Prime Minister Narendra Modi said very proudly during a visit to Russia last month that not a single bullet had been fired along the border between India and China for 40 years.
“It is true that we have a border dispute with China. But in the last 40 years, not a single bullet has been fired because of border dispute,” Modi said in a panel discussion at the St. Petersburg International Economic Forum. Modi spoke in the context of an “inter-connected and inter-dependent world” where, he said, countries may have some disputes but that should not stop them from moving ahead in “areas of collaboration”, like India and China were doing.
In December 1996, when then state President and Communist Party of China (CPC) General Secretary Jiang Zemin visited Pakistan after a trip to India, he made a very significant statement before the Pakistan National Assembly. Speaking to Pakistani lawmakers, Jiang advised Pakistan to adopt the India-China template in their dealings with New Delhi and not let contentious issues come in the way of the development of their relationship on other fronts, particularly trade and business, and people-to-people ties.
“If certain issues cannot be resolved for the time being, they may be shelved temporarily so that they will not affect the normal state-to-state relations,” Jiang said.
Pakistan may not have paid heed to Jiang’s advise, but with peace and tranquility being maintained on the border through a series of agreements, China and India had managed to keep the peace between them, despite a disputed border of over 4,000 km. Indian officials have often called it a “managed relationship” where border disputes and differences over Tibet or Arunachal Pradesh were kept on a slow track of protracted negotiations while the two neighbours fast-tracked their trade and economic relationships to a level that made them critical elements of each other’s growth story.
But the inexorable rise of strongman Xi Jinping coincided with muscular projections of Chinese authority and power on issues that it considered were “core” to its strategic and foundational principles, whether it be the South China Sea, Tibet, or the Belt and Road project that stood to seal China’s role as a global mercantile power.
As Xi moves to establish complete authority over all organs of party, government and military to become one of the strongest leaders of the People’s Republic in recent times, it is clear that China has moved much beyond previous supremo Deng Xiaoping’s dictum of “Lie low, bide your time”.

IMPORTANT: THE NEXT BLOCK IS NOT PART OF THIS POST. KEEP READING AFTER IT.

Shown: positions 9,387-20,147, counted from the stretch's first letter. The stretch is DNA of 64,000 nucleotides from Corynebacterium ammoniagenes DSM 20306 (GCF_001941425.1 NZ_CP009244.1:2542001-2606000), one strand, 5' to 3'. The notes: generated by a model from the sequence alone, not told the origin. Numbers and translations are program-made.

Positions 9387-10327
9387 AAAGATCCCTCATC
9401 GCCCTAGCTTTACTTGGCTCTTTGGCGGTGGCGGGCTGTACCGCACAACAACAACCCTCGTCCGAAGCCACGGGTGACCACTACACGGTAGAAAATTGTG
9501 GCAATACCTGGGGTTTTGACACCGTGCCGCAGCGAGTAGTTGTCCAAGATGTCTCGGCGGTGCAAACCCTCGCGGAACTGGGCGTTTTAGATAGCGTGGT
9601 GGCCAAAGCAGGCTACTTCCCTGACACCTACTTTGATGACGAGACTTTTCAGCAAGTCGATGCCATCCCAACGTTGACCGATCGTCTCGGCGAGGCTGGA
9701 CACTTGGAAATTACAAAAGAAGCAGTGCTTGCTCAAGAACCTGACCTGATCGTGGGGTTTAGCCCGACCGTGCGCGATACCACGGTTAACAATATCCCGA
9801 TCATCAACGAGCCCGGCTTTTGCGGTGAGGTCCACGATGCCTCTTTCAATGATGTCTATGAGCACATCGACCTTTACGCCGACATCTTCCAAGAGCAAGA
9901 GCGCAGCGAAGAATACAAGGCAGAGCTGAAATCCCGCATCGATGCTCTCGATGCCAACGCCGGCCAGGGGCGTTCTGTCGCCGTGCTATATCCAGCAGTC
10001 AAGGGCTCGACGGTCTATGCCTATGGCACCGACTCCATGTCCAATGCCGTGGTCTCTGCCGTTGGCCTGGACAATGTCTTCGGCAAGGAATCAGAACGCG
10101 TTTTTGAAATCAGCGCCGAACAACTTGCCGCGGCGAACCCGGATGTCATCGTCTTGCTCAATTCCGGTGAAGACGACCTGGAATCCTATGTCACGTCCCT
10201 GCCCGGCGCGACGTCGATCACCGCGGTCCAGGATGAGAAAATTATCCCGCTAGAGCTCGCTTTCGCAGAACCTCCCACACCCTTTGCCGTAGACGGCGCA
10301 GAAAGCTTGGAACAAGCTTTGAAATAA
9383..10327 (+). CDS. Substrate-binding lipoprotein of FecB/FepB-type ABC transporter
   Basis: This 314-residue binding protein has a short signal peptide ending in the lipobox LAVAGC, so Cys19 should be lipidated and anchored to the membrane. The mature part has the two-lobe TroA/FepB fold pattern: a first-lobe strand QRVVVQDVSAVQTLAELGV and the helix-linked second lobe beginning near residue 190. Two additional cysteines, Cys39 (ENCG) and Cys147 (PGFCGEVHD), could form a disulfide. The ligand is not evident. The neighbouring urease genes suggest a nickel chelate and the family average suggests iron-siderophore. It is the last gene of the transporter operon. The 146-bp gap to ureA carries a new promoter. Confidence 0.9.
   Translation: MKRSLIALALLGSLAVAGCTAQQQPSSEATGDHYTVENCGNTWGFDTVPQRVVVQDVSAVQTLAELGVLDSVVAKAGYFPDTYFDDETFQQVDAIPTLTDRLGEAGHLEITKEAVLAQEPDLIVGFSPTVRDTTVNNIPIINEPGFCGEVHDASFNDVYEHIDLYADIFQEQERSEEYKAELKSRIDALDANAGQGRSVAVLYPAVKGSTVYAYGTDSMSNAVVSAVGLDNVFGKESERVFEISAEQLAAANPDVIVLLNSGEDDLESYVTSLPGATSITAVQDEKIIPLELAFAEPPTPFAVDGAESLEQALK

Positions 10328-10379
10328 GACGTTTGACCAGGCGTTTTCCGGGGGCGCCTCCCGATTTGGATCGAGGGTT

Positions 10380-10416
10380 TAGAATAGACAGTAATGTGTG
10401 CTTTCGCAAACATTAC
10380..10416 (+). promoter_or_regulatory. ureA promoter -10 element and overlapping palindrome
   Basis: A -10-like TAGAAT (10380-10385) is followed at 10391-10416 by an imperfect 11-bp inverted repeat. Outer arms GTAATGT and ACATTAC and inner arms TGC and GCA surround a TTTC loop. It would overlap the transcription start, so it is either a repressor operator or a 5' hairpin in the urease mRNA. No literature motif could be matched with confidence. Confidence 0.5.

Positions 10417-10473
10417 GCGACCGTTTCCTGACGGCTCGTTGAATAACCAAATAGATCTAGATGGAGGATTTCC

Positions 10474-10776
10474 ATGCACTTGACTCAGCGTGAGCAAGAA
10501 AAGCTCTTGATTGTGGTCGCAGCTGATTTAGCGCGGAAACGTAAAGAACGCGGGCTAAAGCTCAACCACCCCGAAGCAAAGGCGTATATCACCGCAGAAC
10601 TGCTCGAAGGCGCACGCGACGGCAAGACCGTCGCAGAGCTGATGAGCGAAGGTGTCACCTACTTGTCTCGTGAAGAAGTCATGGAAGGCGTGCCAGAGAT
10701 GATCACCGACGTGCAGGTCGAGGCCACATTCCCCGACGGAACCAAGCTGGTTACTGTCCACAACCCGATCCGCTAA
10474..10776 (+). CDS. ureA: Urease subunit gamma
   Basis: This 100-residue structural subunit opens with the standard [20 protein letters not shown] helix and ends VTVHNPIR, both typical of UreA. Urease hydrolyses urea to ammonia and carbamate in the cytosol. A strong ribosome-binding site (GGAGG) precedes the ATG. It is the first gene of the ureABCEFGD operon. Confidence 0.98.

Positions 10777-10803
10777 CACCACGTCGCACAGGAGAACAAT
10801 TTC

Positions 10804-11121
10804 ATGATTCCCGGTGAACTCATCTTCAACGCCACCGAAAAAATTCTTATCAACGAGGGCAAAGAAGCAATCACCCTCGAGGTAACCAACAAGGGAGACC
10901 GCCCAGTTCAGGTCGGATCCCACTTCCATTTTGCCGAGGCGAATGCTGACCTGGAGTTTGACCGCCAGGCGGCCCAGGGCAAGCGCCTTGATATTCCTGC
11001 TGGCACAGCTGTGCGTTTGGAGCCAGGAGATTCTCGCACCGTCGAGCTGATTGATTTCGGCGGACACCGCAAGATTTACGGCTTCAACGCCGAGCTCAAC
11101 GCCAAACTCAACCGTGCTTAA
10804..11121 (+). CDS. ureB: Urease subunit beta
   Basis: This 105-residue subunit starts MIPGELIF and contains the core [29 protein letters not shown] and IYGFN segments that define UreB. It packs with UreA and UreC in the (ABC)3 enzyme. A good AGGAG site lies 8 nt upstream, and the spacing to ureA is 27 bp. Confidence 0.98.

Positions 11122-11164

China thinks its time is now and whatever it does will be in consonance and pursuit of this “Chinese dream” to become one of the world’s pre-eminent economic, military and political powers in what Xi terms “the great rejuvenation of the Chinese nation”.
In line with this political philosophy, China is flexing its muscle, reasserting sovereignty and expanding its arc of influence much beyond the South China Sea, to South Asia, Africa and even to Latin America. But even as its Belt and Road connectivity project becomes a tool to project Chinese economic and cultural power, it has become uncompromising on issues that it earlier preferred to “lie low” on, with the latest being the row with India over disputed Bhutanese territory north of Sikkim.
China’s bellicose position, coupled with a sharp escalation of threatening rhetoric, is consistent with its recent posturing over territorial and geostrategic issues.
Suddenly, says Shivshankar Menon, former Indian National Security Adviser and former envoy to Beijing, the old modus vivendi in India-China ties, that worked to enhance areas of common interest while seeking to balance rival sensitivities on their strategic concerns, has broken down and there is an urgent need to find a new modus vivendi.
There is little doubt that China’s aim is to contain India’s rising power through strategic linkages with the country’s neighbours, particularly Pakistan. It seeks to browbeat New Delhi in the hope that the latter will back down and defer to Beijing’s growing might.
But India too has been unusually tough and unrelenting in its stances, whether on the CPEC, Arunachal Pradesh or Sikkim, and both have ended up staring down at each other, while underlining that they were a “different” country from the one that fought a war in 1962. Who ends up blinking first will determine how this regional rivalry between the world’s two most populous and aspirational nations plays out. But there is also a danger of the situation spiralling out of control if the brinkmanship continues. The position an unpredictable US takes might determine strategic equations in Asia in the coming years.
(Tarun Basu is President, Society for Policy Studies. He can be contacted at [email protected])